Sunday, November 27, 2005

feeding the right dogs

I am doing a bit better today and yesterday than I was the couple of days before that. Reallynotimportant and Holly stopped by the blog and had helpful things to say. Thanks! Originally, this post was a response to the comments, but I spent a little time on it so I thought I would make it its own entry.

Reallynotimportant suggested a bunch of things for the intrusive thoughts and the nightmares. I do try to do something to distract myself when the intrusive thinking comes up. When I feed the right dogs, I can often get through by seperating me from the abuse and the abuser, realizing that I am not the trauma or what my abuser tried to make me. Sometimes that works. Other times its something good like exercise, playing my guitar, or doing some work, but often I feed the wrong dogs and its internet porn to kill the thoughts and feelings. I don't use drugs or alcohol for the past 20 some-odd years, so fortunately that's not an option. Lately I've been writing in this blog and that has greatly reduced the need for the pain-killing behaviors. The medications help a lot with the intrusive thinking and the compulsive aspects of my reponse to it too.

With the nightmares, I was trying to write them down for a while and taking them into therapy, but often I don't wake up enough to get to that. I hadn't thought about the feelings being more important than the content. Hmmm....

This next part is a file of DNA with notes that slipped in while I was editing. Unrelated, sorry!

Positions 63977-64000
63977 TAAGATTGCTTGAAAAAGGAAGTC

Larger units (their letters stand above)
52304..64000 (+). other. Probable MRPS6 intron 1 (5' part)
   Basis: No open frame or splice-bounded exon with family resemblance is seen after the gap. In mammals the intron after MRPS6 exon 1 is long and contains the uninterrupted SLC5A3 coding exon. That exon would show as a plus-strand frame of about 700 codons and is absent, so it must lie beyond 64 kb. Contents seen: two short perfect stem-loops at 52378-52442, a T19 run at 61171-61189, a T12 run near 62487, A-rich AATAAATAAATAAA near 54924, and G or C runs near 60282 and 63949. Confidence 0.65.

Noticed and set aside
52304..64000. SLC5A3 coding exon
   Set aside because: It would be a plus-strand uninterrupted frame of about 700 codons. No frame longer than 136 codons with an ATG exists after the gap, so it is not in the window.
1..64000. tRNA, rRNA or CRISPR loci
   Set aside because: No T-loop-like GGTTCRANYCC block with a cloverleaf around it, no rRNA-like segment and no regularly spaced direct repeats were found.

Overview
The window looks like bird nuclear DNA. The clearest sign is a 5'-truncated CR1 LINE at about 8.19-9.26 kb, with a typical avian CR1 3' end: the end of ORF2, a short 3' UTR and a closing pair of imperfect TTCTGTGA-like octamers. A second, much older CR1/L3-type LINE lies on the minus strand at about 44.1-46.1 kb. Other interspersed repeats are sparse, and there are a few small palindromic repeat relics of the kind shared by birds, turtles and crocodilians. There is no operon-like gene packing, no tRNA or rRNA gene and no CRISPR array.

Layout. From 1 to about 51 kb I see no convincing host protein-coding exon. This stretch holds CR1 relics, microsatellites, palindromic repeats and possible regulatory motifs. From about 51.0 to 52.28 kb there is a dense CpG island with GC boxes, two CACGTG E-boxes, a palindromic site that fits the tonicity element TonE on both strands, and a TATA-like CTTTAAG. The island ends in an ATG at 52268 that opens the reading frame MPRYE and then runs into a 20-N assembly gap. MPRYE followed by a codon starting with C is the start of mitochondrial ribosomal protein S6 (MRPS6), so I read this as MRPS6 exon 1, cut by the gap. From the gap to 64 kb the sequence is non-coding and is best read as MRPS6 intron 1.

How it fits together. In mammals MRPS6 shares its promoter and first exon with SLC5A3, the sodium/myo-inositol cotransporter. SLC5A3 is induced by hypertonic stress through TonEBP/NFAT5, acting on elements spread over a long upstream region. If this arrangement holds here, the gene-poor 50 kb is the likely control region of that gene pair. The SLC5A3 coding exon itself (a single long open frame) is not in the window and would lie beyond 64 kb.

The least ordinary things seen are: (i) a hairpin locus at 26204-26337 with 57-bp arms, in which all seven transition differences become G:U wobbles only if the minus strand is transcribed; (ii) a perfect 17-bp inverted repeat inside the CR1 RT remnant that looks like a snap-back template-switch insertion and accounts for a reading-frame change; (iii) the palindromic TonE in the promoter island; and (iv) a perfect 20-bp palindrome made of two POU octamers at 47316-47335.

Mostly the nightmares suck because I thrash around and mumble stuff and wake my poor partner up and she won't be able to get back to sleep. This has been going on for 4 or 5 years now, ever since the worst of the ptsd kicked in, so we've mostly worked out a sytem where she'll jostle me and tell me what I'm doing and that will snap me out of it. Often I don't even wake up. She gets kind of resentful about this sometimes, but she knows I am working on it and is really patient. Neither of us wants to sleep alone. I'm pretty grateful for that.

You are right about getting whatever kind of sleep you can. I take a lot of naps. Fortunately with my work, I can schedule things mostly how I want to, with lots of flexibility.

7 comments:

Holly Desimone said...

Hi ptsd guy,
In the beginning I recorded my dreams, nightmares. It did help because if I woke up the recorder was right there. I also noticed the difference with my voice during the recordings. It may be something you could think about. I also did something fun before nighttime, played cards, puzzles, the list can go on and on! If you and your partner could do something together you may find it helpful also. It will be different for everyone. I did find it helped with being able to face the day. It was nice to read that you were feeling better. I admired your courage. Take Care, I have some ideas around feelings! I will have to think about how to expain that one next time I drop in.

reallynotimportant said...

holly, ptsd_guy:

I thought it would be worthwhile talking about the emotions in the dreams as being important rather than the actual theme.

Before all this crap happenned I was reasonably into Zen and also had a good helping of science stuff related to zen, the mind and so on. When the PTSD triggerred I started to do some serious research to work out WTF was going on.